The old house had a swimming pool with a rock slide that curved once before pitching the bleeding slider into the pool. The blood was there because the stone slide was roughly finished, as one slid down, numerous tiny protrusions lacerated flesh – it all happened quickly though and one never had time to notice the pain immediately since a giant splash into the pool followed. It was only afterwards, while bobbing up and down the chlorine-infused water, that the small suggestions of discomfort blossomed into pain, though it was the kind of pain we all had to smile through because – well, because kids did that. It wasn’t before long that we discontinued the use of the Slide of Sorrow, then when we all outgrew the fact that we had a pool we could use anytime, we stopped swimming altogether. The pool was converted first into a fishpond, a dark and brooding artificial body of water with meager numbers of tilapia and snails. When mosquitoes and other unwholesome creatures took residence, the pool was drained, the fish and snails devoured or thrown away, and the cavity was filled with earth and planted with a variety of trees and herbs. The converted pool-garden was too small to walk through but I think the truncated line of stunted banana trees had its charm.

We had a huge lanai – a covered open area that straddled two sides of the house’s perimeter where my mother positioned numerous sofas, couches, garden chairs, settees and a variety of tables in. Depending on one’s mood, one chose where to sit: amorous and it was the soft set at the corner, where my girlfriend-who-became-my-wife used to stroke my hair as I lay on her lap, mentally commanding my body not to react to her touch; moody, and it was one of the black cast iron chairs, perfect for a contemplative cigarette. When we held parties (and we used to hold a lot of parties), we opened the glass doors from the formal living room into the lanai and created great spaces for people to explore or cluster together at. Sometimes, we’d have lunch at the lanai, semi buffet-style (because, at one point in time, we had 8 helpers and they would rush to refill a water glass or quietly swat a fly), with the sunlight magnifying the orange of the prawns, the green of the salad and the chromatic wonder of the upside-down cathedral cake my aunt would send over.

Inside the house was a heavy darkness, not metaphorical but literal. The interior of the house featured a very high ceiling. Even from the balcony of the 2nd floor, the ceiling was unreachable by man. The few lighting fixtures that illuminated the central area were terribly insufficient and my stepfather was never one to just suddenly determine to rewire the house simply because it wasn’t bright enough. My mother tried to combat the gloom with artfully placed lamps with giant lampshades, but the feeling of twilight never went away. None of us liked staying for long there. It was huge and encompassed the formal living room and an area I can only describe as ad hoc (at times the Christmas Tree was placed there, at times, the piano or a ten-seater table).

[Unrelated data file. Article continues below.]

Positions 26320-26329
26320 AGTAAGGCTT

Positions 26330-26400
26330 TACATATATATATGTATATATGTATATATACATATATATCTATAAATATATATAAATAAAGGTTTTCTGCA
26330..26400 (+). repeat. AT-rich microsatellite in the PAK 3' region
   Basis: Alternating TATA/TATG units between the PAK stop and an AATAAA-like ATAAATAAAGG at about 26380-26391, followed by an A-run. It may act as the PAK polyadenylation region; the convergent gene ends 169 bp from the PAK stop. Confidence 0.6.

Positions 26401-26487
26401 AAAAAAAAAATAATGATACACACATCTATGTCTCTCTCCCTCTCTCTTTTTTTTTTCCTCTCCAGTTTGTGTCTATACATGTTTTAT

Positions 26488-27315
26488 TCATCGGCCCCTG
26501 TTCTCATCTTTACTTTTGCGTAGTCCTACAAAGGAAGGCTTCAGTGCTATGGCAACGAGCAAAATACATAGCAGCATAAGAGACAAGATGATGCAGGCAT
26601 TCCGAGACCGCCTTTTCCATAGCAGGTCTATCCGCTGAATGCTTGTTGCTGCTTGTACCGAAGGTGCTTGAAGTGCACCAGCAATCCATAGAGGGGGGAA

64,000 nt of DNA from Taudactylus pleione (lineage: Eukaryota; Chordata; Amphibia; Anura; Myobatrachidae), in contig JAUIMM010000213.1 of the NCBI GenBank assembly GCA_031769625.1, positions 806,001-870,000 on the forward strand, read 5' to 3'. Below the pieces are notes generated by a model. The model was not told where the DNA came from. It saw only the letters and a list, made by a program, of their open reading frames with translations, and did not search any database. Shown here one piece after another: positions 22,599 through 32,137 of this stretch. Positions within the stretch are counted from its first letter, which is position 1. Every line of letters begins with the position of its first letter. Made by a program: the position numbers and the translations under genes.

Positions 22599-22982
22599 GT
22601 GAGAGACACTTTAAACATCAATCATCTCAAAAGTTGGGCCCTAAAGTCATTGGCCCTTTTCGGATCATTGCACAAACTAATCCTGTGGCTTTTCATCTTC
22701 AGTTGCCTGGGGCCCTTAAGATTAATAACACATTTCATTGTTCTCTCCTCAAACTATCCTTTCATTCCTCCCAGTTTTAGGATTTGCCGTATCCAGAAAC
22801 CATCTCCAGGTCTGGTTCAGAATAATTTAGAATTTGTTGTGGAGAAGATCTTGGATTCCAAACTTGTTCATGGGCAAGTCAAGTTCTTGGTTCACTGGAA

Other places in the house were a mystery to me. The expansive space of the master’s bedroom (just as big as my entire condo unit, I think) was never a place I willingly visited. My sisters’ rooms were a great unknown. My brother’s room was more inviting but entailed a trip up two flights of stairs. The two kitchens – dirty and…clean? – were the domains of my grandmother, mother and the cooks and welcomed no children. The large garages were, similarly, under my stepfather’s dominion and he’d spend hours dismantling his cars and putting them back together.

I realize now that I only truly lived in a small part of the big old house, finding reasons to stay within the sectors of my own universe of books and friends. It is so unlike living in a smaller space like I do now, where every little area is premium.

I’ve never had the sense of having an ancestral home. Those I equate with ancient and history-studded Spanish-era sprawls in provincial capitals.

The truth is I only wanted to leave the old house and venture out on my own. For the longest of times, I was paralyzed by fear of not having income, not having food, not having my usual creature comforts. It took an event of melodramatic intensity to get to me leave, and I abandoned what I knew in exchange for what I dreamed of.

And now the house has been sold. Perhaps the new owners will tear it down and build their own place in their own way.

For me, who among my entire family is the least affected by the sale and change of residence, it is just how things are. And it is important to remember that we must not equate a house with a home or a house with a family. A house you can always sell and leave behind. Family, on the other hand, you take with you wherever you go.


Tuesday, March 13, 2007


This week:

Silver or Gold by Emma Bull
Godmother Death by Jane Yolen
O One by Chris Roberson
My Life with the Wave by Octavio Paz

Last week:

The God of Gaps by Adrian Firth
The East by M. John Harrison
The Death of King Gongmin by Minsoo Kang